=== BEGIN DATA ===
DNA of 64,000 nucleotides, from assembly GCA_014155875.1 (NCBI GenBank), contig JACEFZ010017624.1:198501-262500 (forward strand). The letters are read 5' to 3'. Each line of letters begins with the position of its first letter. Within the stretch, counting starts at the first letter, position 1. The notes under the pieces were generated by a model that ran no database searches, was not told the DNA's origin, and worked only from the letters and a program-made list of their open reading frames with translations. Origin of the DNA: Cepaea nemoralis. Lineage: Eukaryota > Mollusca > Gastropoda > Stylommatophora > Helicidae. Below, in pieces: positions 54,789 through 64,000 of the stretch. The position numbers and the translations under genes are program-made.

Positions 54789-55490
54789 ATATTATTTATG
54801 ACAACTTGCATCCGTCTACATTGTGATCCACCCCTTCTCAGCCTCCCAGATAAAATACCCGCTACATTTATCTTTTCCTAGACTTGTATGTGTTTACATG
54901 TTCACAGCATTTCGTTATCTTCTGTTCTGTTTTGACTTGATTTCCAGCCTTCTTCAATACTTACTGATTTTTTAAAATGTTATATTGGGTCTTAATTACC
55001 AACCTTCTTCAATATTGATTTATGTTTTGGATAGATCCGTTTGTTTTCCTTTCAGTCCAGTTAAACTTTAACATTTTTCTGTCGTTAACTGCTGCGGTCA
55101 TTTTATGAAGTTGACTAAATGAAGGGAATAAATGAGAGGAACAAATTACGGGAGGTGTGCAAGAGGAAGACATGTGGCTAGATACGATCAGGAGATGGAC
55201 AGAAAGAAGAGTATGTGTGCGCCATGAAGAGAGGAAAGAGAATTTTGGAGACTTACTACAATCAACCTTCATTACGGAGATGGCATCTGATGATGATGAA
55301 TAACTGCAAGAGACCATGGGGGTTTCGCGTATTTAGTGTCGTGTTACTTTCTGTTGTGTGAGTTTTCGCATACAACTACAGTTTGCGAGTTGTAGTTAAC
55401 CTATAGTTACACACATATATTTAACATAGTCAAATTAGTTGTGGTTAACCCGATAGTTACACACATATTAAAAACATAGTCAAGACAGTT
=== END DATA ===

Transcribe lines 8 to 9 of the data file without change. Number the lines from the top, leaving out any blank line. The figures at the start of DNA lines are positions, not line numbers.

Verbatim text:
55201 AGAAAGAAGAGTATGTGTGCGCCATGAAGAGAGGAAAGAGAATTTTGGAGACTTACTACAATCAACCTTCATTACGGAGATGGCATCTGATGATGATGAA
55301 TAACTGCAAGAGACCATGGGGGTTTCGCGTATTTAGTGTCGTGTTACTTTCTGTTGTGTGAGTTTTCGCATACAACTACAGTTTGCGAGTTGTAGTTAAC